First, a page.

The FISH techniques to calculate the telomere length can be accomplished with <30 cells and enables the length of individual chromosome arms to be determined. In these approaches, fluorescent protein nucleic acid (PNA) probes are hybridized to the DNA in a group of cells (Lansdorp et al., 1996; Martens et al., 2000; Perner et al., 2003). Fluorescence intensity, which is proportional to telomere length, is then measured using flow cytometry that examines one cell at a time. This time-intensive measurement severely limits the amount of samples that can be examined. The Q-FISH approach requires the use of metaphase cells, which forces the use of cultured cells and severely limits the number of cells available for the calculation (Ferlicot et al., 2003). This requirement also eliminates the ability of the method to determine telomere lengths of many of the most valuable cell types for diagnostic purposes such as post-mitotic, differentiated, and senescent cells.

The answer read-out with FISH is in arbitrary integrated fluorescence intensity units that are difficult to quantitate. Thus, to compute absolute values of telomere length, external calibration using plasmids with cloned telomere repeats of defined length, or cell lines that maintain a defined and known telomere length distribution are required for calibration. The fact that the calculation is based on hybridization imposes a minimum telomere length threshold below which the length cannot be calculated. In some cell lines, the standard deviation of the fluorescent intensity is higher than the entire range of telomere lengths (~8 kb) (O'Sullivan et al., 2002).

The IQ-FISH method is an adaptation of Q-FISH that measures fluorescence intensity of probes hybridized to telomeres in individual interphase cells using fluorescence-activated cell sorting (FACS) technology (Narath et al., 2005). Following hybridization with fluorescent PNA probes specific to telomeres, the DNA is counter stained to normalize DNA content. The IQ- FISH approach requires accurate measurements of relatively weak fluorescence signals. Marked day-to-day variations in instrument calibration, and in hybridization efficiencies due to the fixatives that are required for cell preparation limit the accuracy and reproducibility of telomere length computations to a range that is greater than the length differences of 2-10 kb typically found in human cells.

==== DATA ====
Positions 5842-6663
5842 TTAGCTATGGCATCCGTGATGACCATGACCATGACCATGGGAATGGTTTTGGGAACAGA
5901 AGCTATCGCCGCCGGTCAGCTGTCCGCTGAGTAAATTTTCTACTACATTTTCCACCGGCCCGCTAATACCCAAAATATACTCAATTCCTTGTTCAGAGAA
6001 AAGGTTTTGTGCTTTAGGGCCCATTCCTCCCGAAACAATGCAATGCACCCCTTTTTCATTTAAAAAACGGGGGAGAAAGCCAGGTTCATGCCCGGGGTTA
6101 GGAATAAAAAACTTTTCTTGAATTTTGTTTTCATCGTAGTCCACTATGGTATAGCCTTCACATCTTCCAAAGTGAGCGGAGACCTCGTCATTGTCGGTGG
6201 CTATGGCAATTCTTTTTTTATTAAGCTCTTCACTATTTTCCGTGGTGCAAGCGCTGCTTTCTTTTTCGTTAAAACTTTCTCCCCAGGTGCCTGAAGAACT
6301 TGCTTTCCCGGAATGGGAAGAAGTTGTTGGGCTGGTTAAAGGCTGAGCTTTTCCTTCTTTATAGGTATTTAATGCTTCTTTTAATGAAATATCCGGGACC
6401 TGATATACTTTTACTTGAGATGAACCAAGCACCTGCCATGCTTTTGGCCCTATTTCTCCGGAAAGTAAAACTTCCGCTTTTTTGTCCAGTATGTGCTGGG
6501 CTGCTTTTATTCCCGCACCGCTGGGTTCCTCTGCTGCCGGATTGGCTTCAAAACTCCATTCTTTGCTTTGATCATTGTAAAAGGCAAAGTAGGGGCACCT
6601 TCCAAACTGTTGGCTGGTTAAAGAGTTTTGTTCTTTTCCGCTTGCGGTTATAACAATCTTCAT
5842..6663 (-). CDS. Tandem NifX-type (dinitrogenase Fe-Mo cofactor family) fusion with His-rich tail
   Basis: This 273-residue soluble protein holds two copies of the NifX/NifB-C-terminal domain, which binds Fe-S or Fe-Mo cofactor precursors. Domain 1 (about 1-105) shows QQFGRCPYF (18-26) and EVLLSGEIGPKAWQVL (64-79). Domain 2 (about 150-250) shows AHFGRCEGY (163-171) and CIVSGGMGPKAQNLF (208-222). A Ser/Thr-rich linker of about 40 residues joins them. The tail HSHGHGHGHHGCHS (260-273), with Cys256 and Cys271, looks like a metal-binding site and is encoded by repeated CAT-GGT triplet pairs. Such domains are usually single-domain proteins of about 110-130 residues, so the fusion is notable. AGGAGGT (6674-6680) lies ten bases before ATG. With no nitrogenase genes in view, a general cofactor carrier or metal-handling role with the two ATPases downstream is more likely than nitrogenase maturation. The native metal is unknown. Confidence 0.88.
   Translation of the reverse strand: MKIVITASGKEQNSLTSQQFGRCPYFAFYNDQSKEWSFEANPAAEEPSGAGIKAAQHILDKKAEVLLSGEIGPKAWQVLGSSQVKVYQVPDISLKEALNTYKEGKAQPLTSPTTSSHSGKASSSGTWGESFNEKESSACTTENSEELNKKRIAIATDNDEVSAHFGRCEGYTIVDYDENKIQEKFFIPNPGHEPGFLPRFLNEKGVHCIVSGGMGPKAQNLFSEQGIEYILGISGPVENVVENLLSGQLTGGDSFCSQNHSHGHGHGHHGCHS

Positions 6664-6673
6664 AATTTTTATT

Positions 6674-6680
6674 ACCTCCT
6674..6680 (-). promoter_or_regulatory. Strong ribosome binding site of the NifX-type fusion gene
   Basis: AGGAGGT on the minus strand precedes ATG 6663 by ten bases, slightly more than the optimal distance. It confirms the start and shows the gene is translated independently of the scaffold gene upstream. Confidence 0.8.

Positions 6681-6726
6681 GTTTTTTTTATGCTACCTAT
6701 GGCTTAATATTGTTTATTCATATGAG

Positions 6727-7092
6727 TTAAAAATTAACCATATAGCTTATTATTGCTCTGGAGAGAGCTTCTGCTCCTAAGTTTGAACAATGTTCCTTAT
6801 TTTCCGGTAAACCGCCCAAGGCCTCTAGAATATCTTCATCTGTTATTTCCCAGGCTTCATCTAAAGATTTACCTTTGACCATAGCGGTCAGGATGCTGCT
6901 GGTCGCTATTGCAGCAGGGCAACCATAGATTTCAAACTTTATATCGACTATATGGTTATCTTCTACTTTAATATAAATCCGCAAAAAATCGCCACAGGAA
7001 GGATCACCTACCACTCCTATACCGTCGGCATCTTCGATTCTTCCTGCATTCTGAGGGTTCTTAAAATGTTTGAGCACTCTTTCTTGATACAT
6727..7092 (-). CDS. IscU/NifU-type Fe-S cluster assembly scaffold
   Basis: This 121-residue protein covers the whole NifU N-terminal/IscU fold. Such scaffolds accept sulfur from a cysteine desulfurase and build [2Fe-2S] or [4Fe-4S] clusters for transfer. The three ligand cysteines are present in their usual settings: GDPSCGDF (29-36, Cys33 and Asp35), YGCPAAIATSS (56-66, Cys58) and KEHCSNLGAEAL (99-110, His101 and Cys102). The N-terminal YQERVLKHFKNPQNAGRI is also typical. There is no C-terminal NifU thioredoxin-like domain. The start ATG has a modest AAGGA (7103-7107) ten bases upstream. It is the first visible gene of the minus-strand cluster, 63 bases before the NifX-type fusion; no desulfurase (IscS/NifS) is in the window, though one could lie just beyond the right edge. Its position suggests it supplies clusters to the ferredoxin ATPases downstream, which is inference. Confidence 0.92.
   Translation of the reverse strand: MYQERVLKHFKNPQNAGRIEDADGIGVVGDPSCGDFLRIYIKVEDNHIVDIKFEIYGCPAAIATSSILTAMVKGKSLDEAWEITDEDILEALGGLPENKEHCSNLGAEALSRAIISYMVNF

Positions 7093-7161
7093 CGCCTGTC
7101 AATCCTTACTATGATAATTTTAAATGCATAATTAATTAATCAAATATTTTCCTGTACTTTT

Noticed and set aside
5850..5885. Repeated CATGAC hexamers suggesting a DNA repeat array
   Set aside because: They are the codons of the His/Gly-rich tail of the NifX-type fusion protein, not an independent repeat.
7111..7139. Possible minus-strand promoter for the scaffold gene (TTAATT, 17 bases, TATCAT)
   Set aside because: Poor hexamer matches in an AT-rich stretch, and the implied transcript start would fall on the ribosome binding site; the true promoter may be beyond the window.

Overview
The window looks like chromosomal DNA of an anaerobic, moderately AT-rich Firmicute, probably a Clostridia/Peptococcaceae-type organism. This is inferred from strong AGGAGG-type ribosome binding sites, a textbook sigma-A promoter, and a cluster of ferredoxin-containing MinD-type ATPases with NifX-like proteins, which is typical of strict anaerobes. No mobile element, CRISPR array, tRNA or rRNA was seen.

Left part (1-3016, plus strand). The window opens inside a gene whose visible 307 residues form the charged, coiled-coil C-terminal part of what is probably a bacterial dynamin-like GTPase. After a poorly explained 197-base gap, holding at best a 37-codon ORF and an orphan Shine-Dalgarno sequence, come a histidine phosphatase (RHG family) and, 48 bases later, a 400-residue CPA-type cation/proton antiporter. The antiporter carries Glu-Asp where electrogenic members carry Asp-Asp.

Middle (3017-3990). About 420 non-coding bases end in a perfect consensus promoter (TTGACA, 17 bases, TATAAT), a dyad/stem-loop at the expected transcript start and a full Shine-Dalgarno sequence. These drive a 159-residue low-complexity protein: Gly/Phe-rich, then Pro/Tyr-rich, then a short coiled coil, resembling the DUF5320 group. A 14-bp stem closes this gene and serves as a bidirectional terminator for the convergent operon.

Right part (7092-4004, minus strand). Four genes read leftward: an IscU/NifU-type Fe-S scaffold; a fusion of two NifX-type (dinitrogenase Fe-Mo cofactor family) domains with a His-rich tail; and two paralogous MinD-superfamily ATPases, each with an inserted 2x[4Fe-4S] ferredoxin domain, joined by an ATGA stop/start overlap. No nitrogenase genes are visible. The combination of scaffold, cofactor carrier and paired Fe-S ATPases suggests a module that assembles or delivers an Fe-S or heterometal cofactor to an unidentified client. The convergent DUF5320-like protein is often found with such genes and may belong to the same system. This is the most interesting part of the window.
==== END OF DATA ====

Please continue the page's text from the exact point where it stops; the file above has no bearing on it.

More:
3. PCR Approaches

The polymerase-chain reaction will amplify the number of copies of DNA strands along a chosen section of the parent strands defined by the two unique DNA primers bound at each end. Unfortunately, the repeating nature of the short telomeric DNA sequence (TTAGGG) n enables PCR primers to hybridize in myriad combinations staggered along the length of the telomere. As a result, heterogeneous amplification reactions occur simultaneously that make the computation of telomere length extremely difficult.

The PCR-based approach known as STELA (single telomere elongation length analysis) has been developed (Baird et al., 2003) that has higher resolution than other currently available approaches. However, since the length of DNA amplified by PCR is limited to -25 kb, longer telomeres cannot be amplified and the method is biased in favor of shorter telomeres. STELA also requires a known sub-telomeric primer binding site, which appears to be species-specific and difficult to obtain. This approach involves the ligation of an oligonucleotide to the 5' end of the telomere that may end in any of the six nucleotides within the telomeric repeat sequence. To facilitate ligation, six telomerettes must be made and used, each carrying one of the six possible frames of a telomeric repeat at the 3' end.